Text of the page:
But I digress again. The frozen dinners are pretty tasty. I enjoyed a cheesy pesto penne, and the Sherbs had brown rice with mango (still fibrous, but at least it tasted like something). I think those are the only two meatless options with Kashi frozen food; for some reason, frozen food purveyors love their animal protein.

Tuesday, August 12, 2008

Frozen Dinners

Knowing that we'd be away all weekend and knowing that we wouldn't have time to go food shopping all week, The Pedant and I stocked up on some frozen things for dinner. Last night, our plan worked perfectly - we had a frozen Kashi pizza. The outcome: not bad. It was a nicer substitute for pasta or ordering in Chinese (well, healthier than the later at least). It was cheesy and tasty and a nice way to have a healthy meal. Plus, eating it in front of the TV while watching The Simpsons made it even tastier!

Tonight: frozen Kashi single-serve dinners. Tomorrow: Restaurant Week in DC!

Monday, August 11, 2008

Travel Food Frustration

I have learned that our Garmin StreetPilot, which is otherwise very good despite my urge to say "StreetPilot" like the digitized introduction voice to the "Michael Jackson's Moonwalker" arcade game, has one major shortcoming: it does not provide sufficient information to identify the acceptable food locations within a short distance of I-95.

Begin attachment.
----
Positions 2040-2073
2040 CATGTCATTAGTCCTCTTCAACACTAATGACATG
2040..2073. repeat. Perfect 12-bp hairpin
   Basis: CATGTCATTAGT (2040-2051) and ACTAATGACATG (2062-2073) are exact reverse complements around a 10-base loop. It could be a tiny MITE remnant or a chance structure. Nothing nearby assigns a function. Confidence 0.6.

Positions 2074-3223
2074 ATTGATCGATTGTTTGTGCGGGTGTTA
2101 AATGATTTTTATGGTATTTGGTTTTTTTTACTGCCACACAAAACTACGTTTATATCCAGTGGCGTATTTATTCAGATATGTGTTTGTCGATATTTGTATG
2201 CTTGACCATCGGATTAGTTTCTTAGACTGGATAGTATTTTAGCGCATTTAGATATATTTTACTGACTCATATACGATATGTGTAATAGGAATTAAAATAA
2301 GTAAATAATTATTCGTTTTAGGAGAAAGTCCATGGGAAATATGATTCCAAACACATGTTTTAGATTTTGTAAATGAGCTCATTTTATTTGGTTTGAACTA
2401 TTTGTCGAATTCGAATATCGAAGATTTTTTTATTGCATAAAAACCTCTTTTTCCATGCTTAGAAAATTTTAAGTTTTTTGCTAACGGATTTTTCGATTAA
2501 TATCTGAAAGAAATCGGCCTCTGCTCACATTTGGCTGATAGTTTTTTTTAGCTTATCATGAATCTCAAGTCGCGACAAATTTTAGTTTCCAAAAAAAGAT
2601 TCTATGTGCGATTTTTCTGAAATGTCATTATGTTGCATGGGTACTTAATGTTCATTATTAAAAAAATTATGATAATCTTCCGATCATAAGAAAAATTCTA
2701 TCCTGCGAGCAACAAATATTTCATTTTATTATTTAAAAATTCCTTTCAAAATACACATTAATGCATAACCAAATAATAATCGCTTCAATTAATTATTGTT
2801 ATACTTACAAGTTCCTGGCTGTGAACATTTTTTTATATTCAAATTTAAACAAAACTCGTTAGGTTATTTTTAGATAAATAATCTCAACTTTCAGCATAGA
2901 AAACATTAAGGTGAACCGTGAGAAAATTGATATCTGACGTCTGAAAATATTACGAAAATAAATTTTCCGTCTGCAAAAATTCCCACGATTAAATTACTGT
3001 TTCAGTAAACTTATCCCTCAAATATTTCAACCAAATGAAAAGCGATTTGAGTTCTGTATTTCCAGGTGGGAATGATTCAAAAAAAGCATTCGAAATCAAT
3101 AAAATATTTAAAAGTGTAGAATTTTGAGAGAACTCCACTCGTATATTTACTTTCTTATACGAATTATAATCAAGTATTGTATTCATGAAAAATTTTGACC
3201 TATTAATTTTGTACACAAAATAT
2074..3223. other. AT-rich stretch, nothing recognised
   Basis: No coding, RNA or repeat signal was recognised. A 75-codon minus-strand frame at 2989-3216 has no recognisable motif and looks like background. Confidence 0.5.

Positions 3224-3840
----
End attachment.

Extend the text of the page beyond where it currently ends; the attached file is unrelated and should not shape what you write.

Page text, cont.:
Hitting the "food" button gets the restaurants by distance from your present location, which, if you're eight miles from the nearest exit, may be twenty-five miles worth of driving.

Also: no accounting for quality. And some of those places are very closed.

Now that I've suffered this problem, not to mention ten hours in a car in traffic and torrential rain (and the only fair "Yankee pot roast sandwich" at a "Cookery"-branded Flying J truck stop restaurant) , I have found that there is an entire site called "I-95 Gourmet."

Also, I should be cross-referencing this list with a map.

Hindsight is 20/20.

Thursday, August 7, 2008

Baked Cheetos

I've been eating 100 calorie packs of baked Cheetos. They have a mouth feel as if they were made pre-stale for my convenience, but the cheese powder is still good.

Maybe they should just sell cheese powder like Pixie Stix™.

I would eat that.

Tuesday, August 5, 2008

This morning, after a night of bad sleep for me and The Pedant, we went to the gym and then had some extra time so made ourselves a tasty breakfast of champions. TP concocted a tasty egg scramble (I toasted our bread!) consisting of store-brand egg whites, some fake ham sliced up, sauteed chopped ren onion, and a small handful of light cheddar cheese. The outcome: delicious. Really, very good. Mmmm... I think this type of scramble (or maybe when we have more time, individual omelettes) will be in our regular rotation. While I am a big fan of the turkey and bologna slices, I don't really love the ham. I think becasue pre-vegetarian days bacon was my treif of choice. But in eggs, this ham was good.

Tonight for dinner we're looking forward to a Vegetarian Times double whammy: Cold Tofu Salad with Asparagus and an Edamame Succotash.

In other cooking news (related), I made a cold strawberry soup last night for dinner. I made 2 servings, but TP doesn't love cold fruit soups. I do. It was tasty. And Kirkland brand white wine (well under $10) is tasty.